From here we move into the section where we set up our page to load our bootstrap grid layout for the table.
<div class='container' style='font: 12px sans-serif;'>
  <div class='row'>
    <div class='span12'>
      <table class='table table-hover' id='dc-table-graph'>
        <thead>
          <tr class='header'>
            <th>DTG</th>
            <th>Lat</th>
            <th>Long</th>
            <th>Depth</th>
            <th>Magnitude</th>
            <th>Google Map</th>
            <th>OSM Map</th>
          </tr>
        </thead>
      </table>
    </div>
  </div>
</div>
It might look a little complicated, but if you have a look through the bootstrap chapter (where we cover using the bootstrap grid layout), you will find it no problem at all.
The important features to note are that we have declared an ID selector for our table id='dc-table-graph'and we have set a series of headers for the table; DTG, Lat, Long, Depth, Magnitude, Google Map and OSM Map.
We have also included some bootstrap styling for the table by including the the class='table table-hover' portion of the code. With that styling included our table looks like this;
Without the styling it would look like this;
We will be adding to this grid layout section as we add in charts which will want their own allocated space on our page.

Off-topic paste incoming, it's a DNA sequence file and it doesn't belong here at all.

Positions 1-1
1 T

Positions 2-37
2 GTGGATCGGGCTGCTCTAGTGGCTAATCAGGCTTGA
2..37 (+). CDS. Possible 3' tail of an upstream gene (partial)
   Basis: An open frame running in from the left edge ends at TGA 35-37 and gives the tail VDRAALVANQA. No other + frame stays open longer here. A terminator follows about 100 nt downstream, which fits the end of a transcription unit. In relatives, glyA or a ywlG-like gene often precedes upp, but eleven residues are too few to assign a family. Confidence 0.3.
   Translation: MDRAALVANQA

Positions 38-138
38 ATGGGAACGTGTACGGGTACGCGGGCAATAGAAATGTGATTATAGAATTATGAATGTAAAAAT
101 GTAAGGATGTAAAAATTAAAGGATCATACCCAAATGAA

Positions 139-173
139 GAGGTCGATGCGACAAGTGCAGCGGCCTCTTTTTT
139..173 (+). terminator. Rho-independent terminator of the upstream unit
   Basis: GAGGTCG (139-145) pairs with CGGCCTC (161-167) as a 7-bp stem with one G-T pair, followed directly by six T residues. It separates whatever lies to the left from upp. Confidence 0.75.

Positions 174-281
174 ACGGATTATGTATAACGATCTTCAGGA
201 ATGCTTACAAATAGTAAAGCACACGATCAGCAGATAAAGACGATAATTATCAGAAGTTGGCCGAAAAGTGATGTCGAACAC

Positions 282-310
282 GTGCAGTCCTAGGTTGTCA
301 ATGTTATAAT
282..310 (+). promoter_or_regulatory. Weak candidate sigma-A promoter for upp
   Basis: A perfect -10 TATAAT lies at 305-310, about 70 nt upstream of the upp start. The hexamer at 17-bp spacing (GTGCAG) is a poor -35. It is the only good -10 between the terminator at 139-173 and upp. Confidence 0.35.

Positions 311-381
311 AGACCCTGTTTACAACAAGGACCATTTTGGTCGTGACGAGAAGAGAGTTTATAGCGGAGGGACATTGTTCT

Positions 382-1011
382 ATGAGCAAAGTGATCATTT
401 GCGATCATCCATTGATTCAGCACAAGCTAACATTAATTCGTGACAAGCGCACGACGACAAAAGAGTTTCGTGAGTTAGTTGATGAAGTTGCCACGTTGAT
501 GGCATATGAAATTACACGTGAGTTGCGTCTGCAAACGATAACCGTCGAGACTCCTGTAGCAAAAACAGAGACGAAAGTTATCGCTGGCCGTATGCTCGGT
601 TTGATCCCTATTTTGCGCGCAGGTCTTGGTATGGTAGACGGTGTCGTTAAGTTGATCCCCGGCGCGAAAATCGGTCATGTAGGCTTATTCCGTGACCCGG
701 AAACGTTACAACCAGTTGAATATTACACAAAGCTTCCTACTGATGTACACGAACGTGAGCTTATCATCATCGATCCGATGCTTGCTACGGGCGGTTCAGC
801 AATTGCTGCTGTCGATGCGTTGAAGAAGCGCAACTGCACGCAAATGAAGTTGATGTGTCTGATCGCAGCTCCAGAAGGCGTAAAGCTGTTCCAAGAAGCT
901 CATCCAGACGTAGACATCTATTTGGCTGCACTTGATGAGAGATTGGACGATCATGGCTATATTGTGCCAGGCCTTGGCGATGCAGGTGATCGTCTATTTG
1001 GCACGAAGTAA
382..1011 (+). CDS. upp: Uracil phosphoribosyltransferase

The next section of the file starts our JavaScript and d3.js.
// load data from a csv file
d3.csv("data/quakes.csv", function (data) {

  // format our data
  var dtgFormat = d3.time.format("%Y-%m-%dT%H:%M:%S");
  
  data.forEach(function(d) { 
    d.dtg   = dtgFormat.parse(d.origintime.substr(0,19)); 
    d.lat   = +d.latitude;
    d.long  = +d.longitude;
    d.mag   = d3.round(+d.magnitude,1);
    d.depth = d3.round(+d.depth,0);
  });
We load our csv file with the line d3.csv("data/quakes.csv", function (data) {. I have deliberately left this file in its raw form as received from Geonet. Its format looks a little like this;

FID,publicid,origintime,longitude,latitude,depth,magnitude,magnitudetype,status,phases,type,agency,updatetime,origin_geom
quake.2013p550753,2013p550753,2013-07-23T18:41:11.707,174.4298,-41.5313,7.9883,2.2425,M,automatic,27,,WEL(GNS_Primary),2013-07-23T18:43:15.672,POINT (174.42978 -41.531299)
quake.2013p550747,2013p550747,2013-07-23T18:38:02.481,174.414,-41.5181,11.6797,1.7892,M,automatic,11,,WEL(GNS_Primary),2013-07-23T18:39:25.37,POINT (174.41398 -41.518114)
quake.2013p550725,2013p550725,2013-07-23T18:26:30.229,175.5516,-40.0264,8.75,3.4562,M,automatic,21,,WEL(GNS_Primary),2013-07-23T18:29:46.305,POINT (175.55155 -40.026412)